There was nearly ubiquitous consensus that the contributions that our space program can and has made to meeting the challenges of energy independence, understanding and mitigating climate change need to be paramount in terms of funding and attention in the space policy of the next Administration. However, there was considerable debate about whether that work should continue be done under the auspices of NASA itself (as well as other Federal Agencies), or under a new umbrella Federal “Earth Systems Engineering” organization that draws resources from NASA, DoE, NOAA, etc., as has been suggested recently by a number of former Federal officials.

Commentary about plank #2:

I’m a proponent of sustained human exploration beyond LEO, though I defer on judgements about whether Earth –> Moon –> Mars or Earth –> Asteroids or Earth –> ISS –> Mars etc. are the optimal architecture. What IS important to me is that human exploration beyond LEO does not supersede the Mission to Planet Earth budget and focus, and that the human exploration effort generates significant return in terms of inspiration, education, and technological innovation. The best way I see to do this, to my mind, is to a) design an architecture that has a limited budget and thus requires requires significant technological breakthroughs in order to succeed but that therefore once it succeeds, is sustainable, and b) aggressively employ COTS type incentives so that it doesn’t just become a jobs program to maintain large payrolls for large aerospace contractors with no assurance of success, and c) by committing to conducting exploration beyond LEO in partnership with China as well as Russia and other nations.

Commentary about plank #3:

The three major areas of policy concern for the group appeared to be: 1) CATS (Cheap Access to Space), 2) renewed focus of our space industry’s resources on the Earth’s environment, and 3) efficient human exploration beyond Low Earth Orbit. Even among our small group it proved DIFFICULT to It is DIFFICULT to harmoniously come up with a policy to achieve these goals concurrently, and we didn’t even give much consideration to military space. Hence our recommendation that the next Administration create or revive a body like the National Space Council to work through the complex policy agendas of the myriad stakeholders in civilian, military, and commercial space, in order to arrive at a more coherent and effetive integrated space policy strategy from which the President and Congress could draw.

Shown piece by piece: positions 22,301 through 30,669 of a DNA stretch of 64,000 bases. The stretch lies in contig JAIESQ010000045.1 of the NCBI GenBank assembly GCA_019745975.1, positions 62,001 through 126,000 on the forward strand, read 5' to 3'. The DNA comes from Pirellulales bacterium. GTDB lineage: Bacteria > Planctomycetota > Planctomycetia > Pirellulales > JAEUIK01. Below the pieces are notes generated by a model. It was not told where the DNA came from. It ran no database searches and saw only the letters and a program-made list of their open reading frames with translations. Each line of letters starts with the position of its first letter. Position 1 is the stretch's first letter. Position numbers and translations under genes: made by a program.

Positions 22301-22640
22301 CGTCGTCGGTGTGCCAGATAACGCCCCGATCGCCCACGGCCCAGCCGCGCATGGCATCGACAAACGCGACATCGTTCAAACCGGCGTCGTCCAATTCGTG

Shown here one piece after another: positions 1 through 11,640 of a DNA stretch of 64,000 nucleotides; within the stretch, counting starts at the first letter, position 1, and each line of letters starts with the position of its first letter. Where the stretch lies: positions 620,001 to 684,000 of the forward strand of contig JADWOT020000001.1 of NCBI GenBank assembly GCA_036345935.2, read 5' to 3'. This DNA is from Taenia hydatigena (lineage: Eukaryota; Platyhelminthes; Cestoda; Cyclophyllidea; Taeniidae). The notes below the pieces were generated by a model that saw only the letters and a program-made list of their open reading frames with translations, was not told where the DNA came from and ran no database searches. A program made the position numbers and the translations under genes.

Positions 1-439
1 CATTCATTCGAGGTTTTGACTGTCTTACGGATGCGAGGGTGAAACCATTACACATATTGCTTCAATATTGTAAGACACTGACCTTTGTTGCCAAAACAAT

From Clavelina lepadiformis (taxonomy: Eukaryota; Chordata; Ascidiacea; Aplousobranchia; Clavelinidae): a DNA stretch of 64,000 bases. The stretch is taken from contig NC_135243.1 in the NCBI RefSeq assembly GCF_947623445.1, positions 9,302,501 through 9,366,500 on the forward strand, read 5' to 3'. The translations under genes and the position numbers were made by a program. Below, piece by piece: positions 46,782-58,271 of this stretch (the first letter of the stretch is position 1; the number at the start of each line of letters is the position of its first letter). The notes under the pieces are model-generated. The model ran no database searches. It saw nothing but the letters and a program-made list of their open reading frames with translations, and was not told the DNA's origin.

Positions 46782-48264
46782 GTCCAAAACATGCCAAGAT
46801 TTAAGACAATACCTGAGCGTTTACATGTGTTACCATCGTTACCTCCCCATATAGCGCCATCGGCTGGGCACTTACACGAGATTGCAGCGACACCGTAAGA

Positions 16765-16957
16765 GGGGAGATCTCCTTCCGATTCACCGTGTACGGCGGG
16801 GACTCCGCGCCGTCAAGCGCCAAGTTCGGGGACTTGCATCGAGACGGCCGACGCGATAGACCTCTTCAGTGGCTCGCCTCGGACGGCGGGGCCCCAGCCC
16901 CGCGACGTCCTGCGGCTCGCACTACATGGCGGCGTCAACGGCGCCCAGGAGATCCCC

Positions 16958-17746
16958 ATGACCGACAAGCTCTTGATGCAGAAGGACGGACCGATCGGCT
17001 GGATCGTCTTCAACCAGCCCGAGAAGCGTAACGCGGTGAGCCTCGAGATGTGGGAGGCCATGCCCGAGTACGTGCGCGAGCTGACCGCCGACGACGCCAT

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government, nasa, politics, space

Space Policy @ Netroots Nation: 2 events Friday the 18th in Austin

In addition to my reinventing government and science policy panels at Netroots Nation on Friday the 18th, I’ll be moderating the only space-related panel at Netroots Nation, entitled “Progressive NASA and Space Policy Under a New Administration.”  We have a great panel lineup– Chris Bowers of OpenLeft.com, George Whitesides of the National Space Society and Virgin Galactic, Lori Garver of Avascent (and formerly NASA), and Patti Grace Smith most recently of the FAA.

Then, about an hour after the panel we’ll be hosting a Space Meetup / Obama Space Policy Platform Meeting in downtown Austin, Texas.

It is my fervent hope that after next Friday we’ll have a much clearer sense of what a progressive space policy that all Americans can get behind in 2009 looks like, and also have the Netroots more informed about and actively engaged in space policy advocacy.

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nasa, politics, space

Announcing the Space Policy Panel at Netroots Nation / Yearly Kos

I’m very pleased to announce that for the first time, The Netroots Nation (Yearly Kos) Convention will feature a panel on space policy, July 18th or 19th in Austin, Texas. The panel, entitled, “Progressive NASA & Space Policy Under a New Administration,” is an opportunity to bring critical space policy issues to light within a potent progressive political constituency– the Netroots– that hasn’t historically paid much attention to space. It is also an opportunity for the Netroots to weigh in on what a new progressive space policy agenda could be under a progressive Administration in 2009.